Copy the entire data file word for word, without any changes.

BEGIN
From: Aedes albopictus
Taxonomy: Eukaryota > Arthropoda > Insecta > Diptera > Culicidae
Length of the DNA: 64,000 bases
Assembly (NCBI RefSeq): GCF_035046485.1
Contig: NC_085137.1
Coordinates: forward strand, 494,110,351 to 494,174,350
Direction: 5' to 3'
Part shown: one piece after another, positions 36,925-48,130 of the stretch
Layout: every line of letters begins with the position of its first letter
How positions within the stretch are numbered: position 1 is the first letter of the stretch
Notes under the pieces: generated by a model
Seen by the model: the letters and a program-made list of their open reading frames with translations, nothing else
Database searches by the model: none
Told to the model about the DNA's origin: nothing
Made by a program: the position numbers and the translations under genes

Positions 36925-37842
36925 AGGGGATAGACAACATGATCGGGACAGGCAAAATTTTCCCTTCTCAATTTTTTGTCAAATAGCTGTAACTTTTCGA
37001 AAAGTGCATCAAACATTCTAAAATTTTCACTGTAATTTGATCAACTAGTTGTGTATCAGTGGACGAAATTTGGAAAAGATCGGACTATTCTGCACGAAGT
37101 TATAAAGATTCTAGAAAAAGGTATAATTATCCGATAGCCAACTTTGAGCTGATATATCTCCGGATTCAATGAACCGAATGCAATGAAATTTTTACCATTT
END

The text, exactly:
From: Aedes albopictus
Taxonomy: Eukaryota > Arthropoda > Insecta > Diptera > Culicidae
Length of the DNA: 64,000 bases
Assembly (NCBI RefSeq): GCF_035046485.1
Contig: NC_085137.1
Coordinates: forward strand, 494,110,351 to 494,174,350
Direction: 5' to 3'
Part shown: one piece after another, positions 36,925-48,130 of the stretch
Layout: every line of letters begins with the position of its first letter
How positions within the stretch are numbered: position 1 is the first letter of the stretch
Notes under the pieces: generated by a model
Seen by the model: the letters and a program-made list of their open reading frames with translations, nothing else
Database searches by the model: none
Told to the model about the DNA's origin: nothing
Made by a program: the position numbers and the translations under genes

Positions 36925-37842
36925 AGGGGATAGACAACATGATCGGGACAGGCAAAATTTTCCCTTCTCAATTTTTTGTCAAATAGCTGTAACTTTTCGA
37001 AAAGTGCATCAAACATTCTAAAATTTTCACTGTAATTTGATCAACTAGTTGTGTATCAGTGGACGAAATTTGGAAAAGATCGGACTATTCTGCACGAAGT
37101 TATAAAGATTCTAGAAAAAGGTATAATTATCCGATAGCCAACTTTGAGCTGATATATCTCCGGATTCAATGAACCGAATGCAATGAAATTTTTACCATTT